Spending

Retire Early? 14 Snags (Pt. 2)

Retiring before age 65 remains the dream of many Americans. Our first article looked at your personal obstacles to early retirement, such as how you save. Here are more potential roadblocks to starting your golden years ahead of time.

Why Retiring Is Tougher Now

Today’s retirement may look nothing like your parents’ or grandparents’. People live longer, benefits grow thinner, and health-care costs rise. Review your financial situation and start planning early so that this new retirement doesn’t catch you unprepared.

Retire Early? 14 Snags (Pt. 1)

Who doesn’t want to retire early? Unfortunately, if you’re like many people you won’t be able to. Here is the first of two articles looking at 14 reasons that early retirement might elude you.

Some of the reasons involve how you handle money, but others focus on your mindset and expectations or on factors beyond your control.

Wise Retirement Withdrawals

Saving for retirement is one thing, spending those savings wisely another. One school of thought says you must withdraw consistently from your savings to simply avoid exhausting cash before you die. Another believes in adjusting withdrawals depending on changes in your later years. Which is right for you?

Best Retiree Cities, Financially

You’ve probably seen dozens of lists of places to retire in, but they seldom focus on financial factors, which are important when you live off your savings.

Due to warm weather, beaches and the absence of a state income tax, locations in Florida are heavily over-represented on most such lists – I even included one here. But I took the liberty of assuming that not everyone wants to live out their golden years in the Sunshine State, and broadened the list to cover the country.

Enough Money to Retire?

You don’t want to run out of money before you run out of life.  How much money do you need?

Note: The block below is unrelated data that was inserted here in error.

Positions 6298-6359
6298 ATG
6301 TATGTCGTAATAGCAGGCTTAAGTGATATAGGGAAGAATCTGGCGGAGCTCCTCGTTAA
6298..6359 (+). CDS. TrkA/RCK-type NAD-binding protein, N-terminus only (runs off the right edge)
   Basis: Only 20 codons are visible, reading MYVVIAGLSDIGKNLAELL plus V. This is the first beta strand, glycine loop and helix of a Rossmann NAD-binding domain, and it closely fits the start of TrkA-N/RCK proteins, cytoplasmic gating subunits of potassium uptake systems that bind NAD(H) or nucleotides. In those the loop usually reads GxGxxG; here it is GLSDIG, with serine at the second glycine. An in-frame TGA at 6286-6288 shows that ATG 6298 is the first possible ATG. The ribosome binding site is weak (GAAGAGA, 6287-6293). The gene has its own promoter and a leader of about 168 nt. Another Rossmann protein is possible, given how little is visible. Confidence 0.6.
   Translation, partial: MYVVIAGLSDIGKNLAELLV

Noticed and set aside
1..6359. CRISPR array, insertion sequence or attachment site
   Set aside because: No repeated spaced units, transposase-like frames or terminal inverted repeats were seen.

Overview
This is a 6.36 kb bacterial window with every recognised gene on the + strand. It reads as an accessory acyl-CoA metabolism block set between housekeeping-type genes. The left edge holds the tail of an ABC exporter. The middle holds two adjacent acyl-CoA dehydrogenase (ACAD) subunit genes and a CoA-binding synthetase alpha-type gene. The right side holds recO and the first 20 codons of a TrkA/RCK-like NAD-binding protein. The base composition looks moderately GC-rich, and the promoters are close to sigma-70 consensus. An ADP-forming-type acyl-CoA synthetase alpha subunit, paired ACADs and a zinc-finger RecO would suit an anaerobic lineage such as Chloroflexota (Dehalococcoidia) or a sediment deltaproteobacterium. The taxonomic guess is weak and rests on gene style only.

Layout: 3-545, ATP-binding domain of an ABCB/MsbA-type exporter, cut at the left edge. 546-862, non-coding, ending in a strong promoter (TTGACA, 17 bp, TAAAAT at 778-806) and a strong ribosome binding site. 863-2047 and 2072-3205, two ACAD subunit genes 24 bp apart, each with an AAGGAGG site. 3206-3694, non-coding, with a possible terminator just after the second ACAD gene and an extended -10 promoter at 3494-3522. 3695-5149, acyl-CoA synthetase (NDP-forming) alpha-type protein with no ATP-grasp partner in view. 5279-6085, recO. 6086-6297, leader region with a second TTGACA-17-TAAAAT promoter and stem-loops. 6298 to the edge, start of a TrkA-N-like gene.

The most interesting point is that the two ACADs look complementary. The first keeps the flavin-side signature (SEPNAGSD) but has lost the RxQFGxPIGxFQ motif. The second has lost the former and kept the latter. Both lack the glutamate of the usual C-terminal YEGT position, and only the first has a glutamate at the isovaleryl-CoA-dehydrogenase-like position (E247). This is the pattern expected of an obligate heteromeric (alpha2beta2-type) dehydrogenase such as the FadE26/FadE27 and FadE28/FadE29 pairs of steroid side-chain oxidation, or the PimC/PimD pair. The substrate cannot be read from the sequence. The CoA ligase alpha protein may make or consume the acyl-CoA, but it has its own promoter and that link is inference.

Great question. Here are others you want to answer along the way to saving for retirement:

How long will I live? Probably the hardest question in all of life – you have to think about your mortality and foresee advances in medical science. A life insurance company might tell you that at 65 you can expect to live about 20 more years. If you’re in good health that number is higher.

Vital Retirement Spending

Want to increase your independence in retirement? Save money? Live safely in your own home? Then spend on goods and services that will enhance your comfort, safety and health. For instance, buy a new car.

No, this isn't a scam or a seedy sales pitch. In certain cases, a new car can be a wise use of your retirement dollars.

Figuring How Long You’ll Live

How long do you think you will live? How long does your money need to last? If you’re like most people, you get this age wrong.

The consequence? Faulty retirement planning, overspending now and running out of money before you actually reach your true longevity. Or spending too little now, depriving yourself of a comfortable retirement before your death.

Your Retirement Checklist

Are you within a few years of retirement? Time right now to get your financial house in order and here’s what to include on your pre-retirement financial checklist.

401(k)s. You need to determine if you want to leave the plan and its assets with your soon-to-be-former employer, roll assets into an individual retirement account or take a distribution (the last choice likely results in a hefty tax bill).

30 Years For Retirement? Doubtful

A life expectancy of 30 years in retirement is a commonplace assumption these days. Funding a non-working life of three decades is a real challenge, however, and may lead to a lot of retirees scrimping needlessly – because they won’t live that long. The life expectancy for individuals is well under 30 years and while at least one member of a married couple may live that long, the odds that both do is actually quite small.

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